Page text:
Check this out: earlier this week, Gigaom.com reported that researchers had built a computer simulator, a programming language, and a series of applications and algorithms designed for computing on the level of the human brain. Believe it or not, that sentence is not the plot set-up for a post-apocalyptic science fiction movie (at least not yet). Instead, it's the latest development in computing to come out of IBM's research lab, and it could mean big things for technology.
IBM and several unnamed partner groups have been working on the intuitive computer system for awhile now, all as part of a project for the Federal Defense Advanced Research Projects Agency (DARPA). The project is known as SyNAPSE, or Systems of Neuromorphic Adaptive Plastic Scalable Electronics, and it has what a principal investigator at IBM Research called "a very modest goal" of creating a brain-like computer.
The latest developments from IBM aren't limited to their advanced computer chips, which supposedly have the power to adapt to new information in real time. Arguably more important is the behemoth software simulator that researchers have developed to fit those chips. The simulation is designed to mimic the number of connected neurosynaptic cores, or synapses, in the human brain, which in essence will allow the computer to think, adapt, and learn in the way that a human can.
In addition to the chips and the simulator, IBM have generated a new programming language designed to handle and process many simple tasks at once, just like a brain would. Finally, researchers have written algorithms and applications to better take advantage of the so-called "Corelet programming language," allowing their computer to recognize and predict sequences, detect nearby movement, or even identify a musical score by a composer.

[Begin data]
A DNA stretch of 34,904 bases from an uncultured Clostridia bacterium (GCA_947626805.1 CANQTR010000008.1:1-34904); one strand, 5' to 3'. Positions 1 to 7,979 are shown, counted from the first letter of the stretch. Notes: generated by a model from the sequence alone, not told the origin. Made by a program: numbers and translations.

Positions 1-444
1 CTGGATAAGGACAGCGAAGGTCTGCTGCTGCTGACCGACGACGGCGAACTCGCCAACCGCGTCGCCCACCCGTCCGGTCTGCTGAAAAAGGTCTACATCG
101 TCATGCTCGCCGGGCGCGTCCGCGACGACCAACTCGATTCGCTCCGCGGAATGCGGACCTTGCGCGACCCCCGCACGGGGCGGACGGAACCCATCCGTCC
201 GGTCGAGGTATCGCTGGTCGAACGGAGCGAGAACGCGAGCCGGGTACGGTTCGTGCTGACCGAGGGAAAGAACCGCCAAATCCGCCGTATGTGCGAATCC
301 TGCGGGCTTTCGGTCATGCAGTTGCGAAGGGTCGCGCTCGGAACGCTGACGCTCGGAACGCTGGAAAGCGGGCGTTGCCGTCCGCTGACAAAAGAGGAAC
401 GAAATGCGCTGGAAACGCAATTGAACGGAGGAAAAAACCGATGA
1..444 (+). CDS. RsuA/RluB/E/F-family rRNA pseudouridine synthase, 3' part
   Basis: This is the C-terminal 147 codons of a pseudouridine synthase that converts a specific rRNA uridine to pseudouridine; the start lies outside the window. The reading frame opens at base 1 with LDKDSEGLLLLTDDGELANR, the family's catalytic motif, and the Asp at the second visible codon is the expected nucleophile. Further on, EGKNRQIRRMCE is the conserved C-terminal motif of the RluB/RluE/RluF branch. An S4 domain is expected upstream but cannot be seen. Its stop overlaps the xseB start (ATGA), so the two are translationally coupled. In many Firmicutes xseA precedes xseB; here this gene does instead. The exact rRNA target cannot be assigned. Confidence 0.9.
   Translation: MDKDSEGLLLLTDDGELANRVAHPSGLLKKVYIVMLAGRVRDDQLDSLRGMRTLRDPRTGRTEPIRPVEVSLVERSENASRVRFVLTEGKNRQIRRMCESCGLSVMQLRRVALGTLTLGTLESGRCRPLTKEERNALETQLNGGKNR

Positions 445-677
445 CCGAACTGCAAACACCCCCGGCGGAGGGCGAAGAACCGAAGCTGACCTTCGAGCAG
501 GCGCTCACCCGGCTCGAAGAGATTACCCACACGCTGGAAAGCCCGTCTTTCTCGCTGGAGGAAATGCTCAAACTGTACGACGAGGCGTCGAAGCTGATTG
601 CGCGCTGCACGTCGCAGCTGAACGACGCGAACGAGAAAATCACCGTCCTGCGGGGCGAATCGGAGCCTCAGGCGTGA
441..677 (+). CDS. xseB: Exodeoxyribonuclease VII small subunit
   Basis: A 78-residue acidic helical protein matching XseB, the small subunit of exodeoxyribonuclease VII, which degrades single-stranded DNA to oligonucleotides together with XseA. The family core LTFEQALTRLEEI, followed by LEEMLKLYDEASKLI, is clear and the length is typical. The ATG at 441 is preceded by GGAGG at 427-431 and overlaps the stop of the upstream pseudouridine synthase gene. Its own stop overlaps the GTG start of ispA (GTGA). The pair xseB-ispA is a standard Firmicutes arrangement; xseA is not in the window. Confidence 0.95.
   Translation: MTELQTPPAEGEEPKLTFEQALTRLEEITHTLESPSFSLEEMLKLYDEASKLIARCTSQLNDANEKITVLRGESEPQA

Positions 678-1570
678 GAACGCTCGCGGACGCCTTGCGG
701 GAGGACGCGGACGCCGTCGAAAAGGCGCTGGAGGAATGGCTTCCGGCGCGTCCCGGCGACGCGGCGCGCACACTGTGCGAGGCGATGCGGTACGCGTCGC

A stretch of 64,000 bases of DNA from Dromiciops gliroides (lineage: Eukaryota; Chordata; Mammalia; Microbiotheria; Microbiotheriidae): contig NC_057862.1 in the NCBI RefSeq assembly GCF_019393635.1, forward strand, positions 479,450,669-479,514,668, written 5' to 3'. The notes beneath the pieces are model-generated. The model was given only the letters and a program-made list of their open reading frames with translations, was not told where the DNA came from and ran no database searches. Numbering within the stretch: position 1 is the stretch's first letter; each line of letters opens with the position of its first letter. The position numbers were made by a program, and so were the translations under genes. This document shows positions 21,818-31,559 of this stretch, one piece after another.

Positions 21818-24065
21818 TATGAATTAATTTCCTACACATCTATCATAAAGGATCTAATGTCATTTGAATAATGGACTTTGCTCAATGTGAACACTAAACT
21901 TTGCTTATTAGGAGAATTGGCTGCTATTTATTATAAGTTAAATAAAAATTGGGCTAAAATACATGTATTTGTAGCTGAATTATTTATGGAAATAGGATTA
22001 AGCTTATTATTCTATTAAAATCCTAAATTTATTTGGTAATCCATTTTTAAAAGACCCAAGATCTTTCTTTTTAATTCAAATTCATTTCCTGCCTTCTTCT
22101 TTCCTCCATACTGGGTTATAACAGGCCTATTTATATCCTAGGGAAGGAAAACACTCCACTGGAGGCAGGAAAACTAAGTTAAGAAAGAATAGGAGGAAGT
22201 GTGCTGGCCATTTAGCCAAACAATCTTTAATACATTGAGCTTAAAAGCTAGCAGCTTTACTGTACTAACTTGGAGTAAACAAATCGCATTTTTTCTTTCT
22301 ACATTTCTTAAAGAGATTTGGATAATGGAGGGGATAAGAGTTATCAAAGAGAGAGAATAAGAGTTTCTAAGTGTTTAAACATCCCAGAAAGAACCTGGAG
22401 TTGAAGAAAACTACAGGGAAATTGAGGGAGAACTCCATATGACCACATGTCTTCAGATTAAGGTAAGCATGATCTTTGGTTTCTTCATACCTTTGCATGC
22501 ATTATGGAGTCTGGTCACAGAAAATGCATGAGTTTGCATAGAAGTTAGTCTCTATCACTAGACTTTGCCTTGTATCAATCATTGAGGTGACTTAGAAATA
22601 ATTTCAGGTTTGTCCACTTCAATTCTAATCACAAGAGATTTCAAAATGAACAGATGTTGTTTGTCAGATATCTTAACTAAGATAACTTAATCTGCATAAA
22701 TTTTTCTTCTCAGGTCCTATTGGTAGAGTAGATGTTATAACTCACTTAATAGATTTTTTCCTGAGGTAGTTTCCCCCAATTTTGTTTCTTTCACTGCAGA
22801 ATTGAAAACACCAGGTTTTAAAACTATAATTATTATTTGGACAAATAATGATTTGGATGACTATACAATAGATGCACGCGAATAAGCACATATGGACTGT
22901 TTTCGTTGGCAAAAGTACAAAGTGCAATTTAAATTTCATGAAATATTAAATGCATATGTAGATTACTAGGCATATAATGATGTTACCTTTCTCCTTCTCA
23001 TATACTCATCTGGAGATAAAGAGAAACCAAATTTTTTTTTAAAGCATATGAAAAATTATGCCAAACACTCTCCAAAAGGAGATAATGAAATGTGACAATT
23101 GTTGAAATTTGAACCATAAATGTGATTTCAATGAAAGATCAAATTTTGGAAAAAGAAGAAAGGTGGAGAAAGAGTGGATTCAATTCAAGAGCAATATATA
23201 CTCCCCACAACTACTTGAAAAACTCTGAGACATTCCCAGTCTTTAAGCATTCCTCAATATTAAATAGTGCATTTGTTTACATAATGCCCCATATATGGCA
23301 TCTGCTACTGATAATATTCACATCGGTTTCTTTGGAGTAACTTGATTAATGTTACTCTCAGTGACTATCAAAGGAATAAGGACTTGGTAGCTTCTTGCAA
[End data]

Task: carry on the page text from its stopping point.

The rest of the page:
Evidently, DARPA is pleased with IBM's work thus far: the government agency granted IBM $12 million in additional funding to move forward, money that will be used to improve the hardware and software of the SyNAPSE machine, as well as provide for education about the system and the complex programming language it demands.
For IBM, the SyNAPSE project is, in many ways, the realization of a long-held dream. While researchers have not yet speculated on where their cognitive computer chips could end up when they finally arrive in the IBM product stable somewhere down the road, there is no doubt that IBM is determined to see their latest developments through to completion: IBM has been focusing heavily on brain-like computing for the better part of a decade.
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